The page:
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Modeling the natural history of ductal carcinoma in situ based on population data.

Publication ,  Journal Article
Chootipongchaivat, S; van Ravesteyn, NT; Li, X; Huang, H; Weedon-Fekjær, H; Ryser, MD; Weaver, DL; Burnside, ES; Heckman-Stoddard, BM; Lee, SJ ...
Published in: Breast Cancer Res
May 27, 2020

BACKGROUND: The incidence of ductal carcinoma in situ (DCIS) has increased substantially since the introduction of mammography screening. Nevertheless, little is known about the natural history of preclinical DCIS in the absence of biopsy or complete excision. METHODS: Two well-established population models evaluated six possible DCIS natural history submodels. The submodels assumed 30%, 50%, or 80% of breast lesions progress from undetectable DCIS to preclinical screen-detectable DCIS; each model additionally allowed or prohibited DCIS regression. Preclinical screen-detectable DCIS could also progress to clinical DCIS or invasive breast cancer (IBC). Applying US population screening dissemination patterns, the models projected age-specific DCIS and IBC incidence that were compared to Surveillance, Epidemiology, and End Results data. Models estimated mean sojourn time (MST) in the preclinical screen-detectable DCIS state, overdiagnosis, and the risk of progression from preclinical screen-detectable DCIS. RESULTS: Without biopsy and surgical excision, the majority of DCIS (64-100%) in the preclinical screen-detectable state progressed to IBC in submodels assuming no DCIS regression (36-100% in submodels allowing for DCIS regression). DCIS overdiagnosis differed substantially between models and submodels, 3.1-65.8%. IBC overdiagnosis ranged 1.3-2.4%. Submodels assuming DCIS regression resulted in a higher DCIS overdiagnosis than submodels without DCIS regression. MST for progressive DCIS varied between 0.2 and 2.5 years. CONCLUSIONS: Our findings suggest that the majority of screen-detectable but unbiopsied preclinical DCIS lesions progress to IBC and that the MST is relatively short. Nevertheless, due to the heterogeneity of DCIS, more research is needed to understand the progression of DCIS by grades and molecular subtypes.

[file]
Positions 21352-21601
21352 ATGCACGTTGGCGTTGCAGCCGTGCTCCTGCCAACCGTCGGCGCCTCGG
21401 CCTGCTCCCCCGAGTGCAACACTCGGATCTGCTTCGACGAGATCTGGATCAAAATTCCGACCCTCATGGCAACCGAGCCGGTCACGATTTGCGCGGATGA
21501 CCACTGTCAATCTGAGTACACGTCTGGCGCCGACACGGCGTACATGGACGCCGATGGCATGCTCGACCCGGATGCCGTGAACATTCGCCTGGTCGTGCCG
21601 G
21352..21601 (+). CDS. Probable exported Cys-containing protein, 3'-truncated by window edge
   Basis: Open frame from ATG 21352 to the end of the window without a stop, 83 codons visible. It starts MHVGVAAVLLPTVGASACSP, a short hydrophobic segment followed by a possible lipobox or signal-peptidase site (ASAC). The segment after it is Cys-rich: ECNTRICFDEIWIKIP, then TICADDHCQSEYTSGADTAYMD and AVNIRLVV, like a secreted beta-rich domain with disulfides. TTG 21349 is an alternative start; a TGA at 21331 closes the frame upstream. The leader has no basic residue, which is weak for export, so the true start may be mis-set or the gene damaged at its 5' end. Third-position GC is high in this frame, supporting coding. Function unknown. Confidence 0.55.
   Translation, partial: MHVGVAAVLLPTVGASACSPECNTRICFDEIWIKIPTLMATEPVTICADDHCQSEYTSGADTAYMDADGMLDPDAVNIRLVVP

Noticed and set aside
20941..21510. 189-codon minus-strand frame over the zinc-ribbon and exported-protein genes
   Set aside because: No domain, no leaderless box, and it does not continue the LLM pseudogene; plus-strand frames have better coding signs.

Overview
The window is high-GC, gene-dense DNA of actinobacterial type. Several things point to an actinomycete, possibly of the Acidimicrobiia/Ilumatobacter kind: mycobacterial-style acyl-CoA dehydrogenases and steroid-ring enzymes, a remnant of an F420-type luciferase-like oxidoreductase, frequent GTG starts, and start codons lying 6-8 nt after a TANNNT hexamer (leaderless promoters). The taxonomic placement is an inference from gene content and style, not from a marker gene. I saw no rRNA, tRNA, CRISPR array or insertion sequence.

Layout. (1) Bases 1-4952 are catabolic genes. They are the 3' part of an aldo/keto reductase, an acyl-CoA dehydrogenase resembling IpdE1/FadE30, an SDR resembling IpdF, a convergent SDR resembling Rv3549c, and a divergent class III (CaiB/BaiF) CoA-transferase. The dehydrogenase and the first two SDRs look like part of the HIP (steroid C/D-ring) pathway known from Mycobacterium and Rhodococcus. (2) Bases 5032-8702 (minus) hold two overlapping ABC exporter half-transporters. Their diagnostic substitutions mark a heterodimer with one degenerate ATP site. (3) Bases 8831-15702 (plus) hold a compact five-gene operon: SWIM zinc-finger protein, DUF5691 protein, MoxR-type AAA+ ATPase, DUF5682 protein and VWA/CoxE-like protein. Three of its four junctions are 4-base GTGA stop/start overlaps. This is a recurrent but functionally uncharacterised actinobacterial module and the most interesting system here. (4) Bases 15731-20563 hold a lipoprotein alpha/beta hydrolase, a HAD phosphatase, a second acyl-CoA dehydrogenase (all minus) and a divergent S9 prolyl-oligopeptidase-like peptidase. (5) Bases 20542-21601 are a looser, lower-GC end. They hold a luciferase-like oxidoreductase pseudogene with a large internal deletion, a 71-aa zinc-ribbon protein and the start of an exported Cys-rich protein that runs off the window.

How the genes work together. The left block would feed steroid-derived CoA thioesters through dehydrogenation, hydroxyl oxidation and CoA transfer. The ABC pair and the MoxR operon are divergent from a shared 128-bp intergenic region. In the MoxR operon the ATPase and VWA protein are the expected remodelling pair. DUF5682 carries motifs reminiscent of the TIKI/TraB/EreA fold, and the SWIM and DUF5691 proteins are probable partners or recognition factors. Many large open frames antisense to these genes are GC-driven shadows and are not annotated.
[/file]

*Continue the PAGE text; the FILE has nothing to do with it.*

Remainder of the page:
Duke Scholars

Published In

Breast Cancer Res

DOI

EISSN

1465-542X

Publication Date

May 27, 2020

Volume

22

Issue

1

Start / End Page

53

Location

England

Related Subject Headings

  • United States
  • SEER Program
  • Prognosis
  • Oncology & Carcinogenesis
  • Models, Statistical
  • Middle Aged
  • Medical Overuse
  • Incidence
  • Humans
  • Follow-Up Studies
 

Citation

APA
Chicago
ICMJE
MLA
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Chootipongchaivat, S., van Ravesteyn, N. T., Li, X., Huang, H., Weedon-Fekjær, H., Ryser, M. D., … Lee, S. J. (2020). Modeling the natural history of ductal carcinoma in situ based on population data. Breast Cancer Res, 22(1), 53. https://doi.org/10.1186/s13058-020-01287-6
Chootipongchaivat, Sarocha, Nicolien T. van Ravesteyn, Xiaoxue Li, Hui Huang, Harald Weedon-Fekjær, Marc D. Ryser, Donald L. Weaver, et al. “Modeling the natural history of ductal carcinoma in situ based on population data.Breast Cancer Res 22, no. 1 (May 27, 2020): 53. https://doi.org/10.1186/s13058-020-01287-6.
Chootipongchaivat S, van Ravesteyn NT, Li X, Huang H, Weedon-Fekjær H, Ryser MD, et al. Modeling the natural history of ductal carcinoma in situ based on population data. Breast Cancer Res. 2020 May 27;22(1):53.
Chootipongchaivat, Sarocha, et al. “Modeling the natural history of ductal carcinoma in situ based on population data.Breast Cancer Res, vol. 22, no. 1, May 2020, p. 53. Pubmed, doi:10.1186/s13058-020-01287-6.
Chootipongchaivat S, van Ravesteyn NT, Li X, Huang H, Weedon-Fekjær H, Ryser MD, Weaver DL, Burnside ES, Heckman-Stoddard BM, de Koning HJ, Lee SJ. Modeling the natural history of ductal carcinoma in situ based on population data. Breast Cancer Res. 2020 May 27;22(1):53.

Published In

Breast Cancer Res

DOI

EISSN

1465-542X

Publication Date

May 27, 2020

Volume

22

Issue

1

Start / End Page

53

Location

England

Related Subject Headings

  • United States
  • SEER Program
  • Prognosis
  • Oncology & Carcinogenesis
  • Models, Statistical
  • Middle Aged
  • Medical Overuse
  • Incidence
  • Humans
  • Follow-Up Studies